The point of the above table is that you can create an Internet startup and bring your product to market for a only a few million dollars (or less). NewSpace companies need more cash and will take longer to bring products to market delaying liquidity events (selling the company, IPO, merger, etc.). As more suborbital firms start flying and as Bigelow and Musk reach higher and higher, interest will grow from Angels and VCs, but to become the darling of BA/VC’s, the industry may need to make some changes as it grows to look and behave more like a high-tech startup rather than an early state pharmaeceutical developer or computer chip designer (long R&D, huge cash needs, long product cycles, etc.). I will devote a full post to this topic of some practical things we can do make NewSpace more attractive to BA's and VC's.
Here is a few definitions you should know (DISCLAIMER: super simplified definitions – there is way more nuance in is some cases then I include. Google for the details):
• Pre-Money Valuation: The value of the company prior to an IPO. The general intent of both the entrepreneur and the investor is that the pre-money valuation of the company grows with each new funding round hopefully commensurate with the reduction of risk as the company accomplishes more of its business plan startup checklist. The growth in valuation from one funding round to another offsets some of the loss due to share dilution.
• Investment Funding Rounds: Companies requiring significant cash to reach an exit (e.g. IPO/Sale), break the PE’s cash requirements down into the cash needed to reach the next company milestone (e.g. passing PDR, passing CDR, I&T, first product delivery, etc.). In the U.S., these funding rounds are typically referred to as rounds A, B, C, D, etc. with the share price increasing with each new funding round. Adroit VC’s will often time their investments in a PE immediately prior to the issuance of a new funding round, increasing their share price with the next round’s increased valuation. Since young space entrepreneurs will most likely have large cash requirements, they should anticipate requiring multiple funding rounds. They have enough to start but will need subsequent rounds to take them to the next milestone.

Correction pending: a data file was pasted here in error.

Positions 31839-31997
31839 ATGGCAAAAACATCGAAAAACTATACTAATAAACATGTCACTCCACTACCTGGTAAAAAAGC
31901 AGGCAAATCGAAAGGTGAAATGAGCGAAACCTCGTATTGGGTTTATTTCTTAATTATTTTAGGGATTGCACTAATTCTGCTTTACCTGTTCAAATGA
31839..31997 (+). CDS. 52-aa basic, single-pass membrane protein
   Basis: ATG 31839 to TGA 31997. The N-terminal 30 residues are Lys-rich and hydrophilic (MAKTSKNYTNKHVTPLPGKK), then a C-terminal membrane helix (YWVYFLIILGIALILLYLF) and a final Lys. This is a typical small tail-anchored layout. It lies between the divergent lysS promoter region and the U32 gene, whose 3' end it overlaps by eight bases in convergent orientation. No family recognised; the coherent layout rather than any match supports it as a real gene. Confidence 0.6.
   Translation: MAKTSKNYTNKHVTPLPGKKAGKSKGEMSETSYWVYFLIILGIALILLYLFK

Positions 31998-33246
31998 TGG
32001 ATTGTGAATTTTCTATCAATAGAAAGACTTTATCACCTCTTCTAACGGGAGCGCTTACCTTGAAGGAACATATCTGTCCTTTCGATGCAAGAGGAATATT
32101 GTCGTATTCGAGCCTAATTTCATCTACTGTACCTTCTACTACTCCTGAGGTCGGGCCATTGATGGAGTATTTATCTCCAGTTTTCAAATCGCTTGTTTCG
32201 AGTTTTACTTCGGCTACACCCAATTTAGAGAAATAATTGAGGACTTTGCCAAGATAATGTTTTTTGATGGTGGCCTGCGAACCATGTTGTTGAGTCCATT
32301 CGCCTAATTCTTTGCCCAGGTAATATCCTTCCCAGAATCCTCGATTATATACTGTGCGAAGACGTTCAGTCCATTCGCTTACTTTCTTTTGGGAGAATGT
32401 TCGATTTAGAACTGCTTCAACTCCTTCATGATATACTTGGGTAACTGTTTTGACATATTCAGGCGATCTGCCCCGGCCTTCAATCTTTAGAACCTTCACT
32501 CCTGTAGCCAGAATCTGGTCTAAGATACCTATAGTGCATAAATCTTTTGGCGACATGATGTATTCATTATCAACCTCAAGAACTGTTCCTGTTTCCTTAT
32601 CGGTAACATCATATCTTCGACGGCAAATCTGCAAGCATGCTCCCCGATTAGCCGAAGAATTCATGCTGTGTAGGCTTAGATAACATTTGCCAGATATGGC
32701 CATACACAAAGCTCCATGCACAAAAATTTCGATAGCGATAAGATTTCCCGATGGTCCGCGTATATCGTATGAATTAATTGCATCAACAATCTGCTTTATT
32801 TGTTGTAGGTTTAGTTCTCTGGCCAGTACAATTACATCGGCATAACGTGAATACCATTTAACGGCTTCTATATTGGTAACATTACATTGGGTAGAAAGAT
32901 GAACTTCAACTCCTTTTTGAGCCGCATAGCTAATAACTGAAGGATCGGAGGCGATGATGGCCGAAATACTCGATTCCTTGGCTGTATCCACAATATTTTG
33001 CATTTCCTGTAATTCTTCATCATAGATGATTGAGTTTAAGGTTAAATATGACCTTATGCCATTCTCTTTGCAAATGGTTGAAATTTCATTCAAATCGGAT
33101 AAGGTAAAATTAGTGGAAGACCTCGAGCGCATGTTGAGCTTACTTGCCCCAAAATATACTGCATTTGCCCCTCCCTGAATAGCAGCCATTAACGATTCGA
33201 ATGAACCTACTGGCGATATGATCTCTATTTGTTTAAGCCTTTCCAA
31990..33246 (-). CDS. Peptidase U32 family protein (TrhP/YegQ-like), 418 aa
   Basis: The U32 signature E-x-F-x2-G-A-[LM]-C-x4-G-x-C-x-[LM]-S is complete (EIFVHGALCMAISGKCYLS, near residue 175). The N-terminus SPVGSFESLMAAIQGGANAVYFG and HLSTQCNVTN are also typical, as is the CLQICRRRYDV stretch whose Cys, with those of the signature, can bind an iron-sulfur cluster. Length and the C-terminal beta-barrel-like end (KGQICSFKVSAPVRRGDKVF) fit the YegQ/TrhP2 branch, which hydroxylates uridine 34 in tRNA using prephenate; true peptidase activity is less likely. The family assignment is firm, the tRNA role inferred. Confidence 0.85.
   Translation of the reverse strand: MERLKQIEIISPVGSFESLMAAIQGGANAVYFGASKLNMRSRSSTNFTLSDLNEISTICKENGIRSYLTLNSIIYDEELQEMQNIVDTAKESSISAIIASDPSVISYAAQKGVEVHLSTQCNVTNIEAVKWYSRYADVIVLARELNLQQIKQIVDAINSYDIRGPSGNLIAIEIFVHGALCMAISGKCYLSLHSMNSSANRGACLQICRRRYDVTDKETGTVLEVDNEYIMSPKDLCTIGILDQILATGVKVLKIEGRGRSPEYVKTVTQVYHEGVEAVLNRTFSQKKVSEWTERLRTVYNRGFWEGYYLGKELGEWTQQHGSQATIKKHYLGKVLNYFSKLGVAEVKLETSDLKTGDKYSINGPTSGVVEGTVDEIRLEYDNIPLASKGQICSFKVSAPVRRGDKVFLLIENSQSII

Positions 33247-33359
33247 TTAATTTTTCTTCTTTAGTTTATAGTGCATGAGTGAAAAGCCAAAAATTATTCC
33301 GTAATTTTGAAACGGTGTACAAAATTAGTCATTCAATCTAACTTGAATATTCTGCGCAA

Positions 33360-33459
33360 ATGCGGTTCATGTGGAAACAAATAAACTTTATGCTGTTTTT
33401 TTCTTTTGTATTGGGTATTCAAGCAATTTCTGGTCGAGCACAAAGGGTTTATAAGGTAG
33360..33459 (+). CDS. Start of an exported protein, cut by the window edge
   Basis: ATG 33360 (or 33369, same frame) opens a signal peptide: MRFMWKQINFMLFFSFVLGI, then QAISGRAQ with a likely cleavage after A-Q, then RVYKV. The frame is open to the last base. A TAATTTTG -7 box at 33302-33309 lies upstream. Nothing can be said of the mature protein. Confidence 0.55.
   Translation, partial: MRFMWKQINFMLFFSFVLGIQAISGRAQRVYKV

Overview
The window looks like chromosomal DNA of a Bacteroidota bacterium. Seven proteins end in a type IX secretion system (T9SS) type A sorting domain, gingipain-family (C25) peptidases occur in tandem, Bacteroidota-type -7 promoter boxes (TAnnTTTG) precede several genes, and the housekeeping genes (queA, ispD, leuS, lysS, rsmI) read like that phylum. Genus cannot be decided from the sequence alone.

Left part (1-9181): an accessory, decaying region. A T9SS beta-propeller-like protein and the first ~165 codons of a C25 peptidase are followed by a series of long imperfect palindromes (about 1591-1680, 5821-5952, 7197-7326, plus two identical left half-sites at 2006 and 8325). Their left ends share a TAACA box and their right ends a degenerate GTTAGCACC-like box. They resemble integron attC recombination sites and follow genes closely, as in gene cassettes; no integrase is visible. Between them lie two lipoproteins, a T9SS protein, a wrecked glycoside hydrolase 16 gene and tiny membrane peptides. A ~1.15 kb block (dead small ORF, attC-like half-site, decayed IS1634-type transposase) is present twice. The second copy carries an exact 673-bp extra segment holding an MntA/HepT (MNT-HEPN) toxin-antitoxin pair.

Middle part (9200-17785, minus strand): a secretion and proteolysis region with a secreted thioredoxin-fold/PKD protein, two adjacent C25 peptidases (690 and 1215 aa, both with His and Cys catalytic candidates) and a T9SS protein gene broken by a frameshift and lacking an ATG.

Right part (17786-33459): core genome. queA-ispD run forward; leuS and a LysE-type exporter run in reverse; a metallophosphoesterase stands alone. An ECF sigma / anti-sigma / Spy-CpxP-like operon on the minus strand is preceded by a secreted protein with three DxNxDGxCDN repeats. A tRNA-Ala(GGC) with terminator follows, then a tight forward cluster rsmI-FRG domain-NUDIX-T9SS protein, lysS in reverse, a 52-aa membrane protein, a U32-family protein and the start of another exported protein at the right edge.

• Dilution: The quote from Conway above hinted at how dilution affected him. Business Angels, especially, risk dilution of their ownership percentage if their PE requires more than one funding round and the BA is not able to make subsequent investments in those rounds to hold their percentage ownership. This loss of company ownership due to additional funding rounds is referred to as Dilution. The hope is the increase in pre-money valuation from one round to the next can partially offset this dilution.
• Hurdle Rate: although mentioned before, it is worth repeating. VC fund managers are targeting a financial return above their hurdle rate. If the stock market doubles in 5 years, that is a 15% annual growth rate on investments. Target Internal Rate of Return (IRR) for BA’s and VC’s are between 30% and 100% per PE knowing that about quarter will end in bankruptcy. Thus most hurdle rates are between 20-40%.
Since Business Angels fill such an important gap between Friends and Family and venture capital, let’s spend a minute thinking about what could be done to increase the number of BA’s in general and increase their interest in making space investments:
- Make it easy for individual BA’s to associate with other BA’s joining BA investment groups.
- Make it easy for BA’s to quickly evaluate opportunities
- Help BA’s by performing due diligence on their behalf. One idea would be for Business Incubators to expand their services to include business plan due diligence on behalf of BA groups – even due diligence for those PE business plans not currently represented by the incubator. In general, greater collaboration between BA groups and Business Incubators should encouraged and expanded.
- Each of these first three ideas are starting to coalesce at Angelsoft. Angelsoft is an electronic way to:
- Organize BA investors
- Organize entrepreneurs and their submissions (same formats across entrepreneurs)
- Track results across all BA groups
- 500 BA groups signed up to date
- 1000’s of business plans submitted.
- Not currently optimized for NewSpace but I have some ideas on this.
- I will do a full post on Angel Soft soon with more details
- Removal of Capital gains taxes on investment profits of this type. If small business is the growth engine of the economy, then let’s get some more of it.
- We need the NewSpace version of this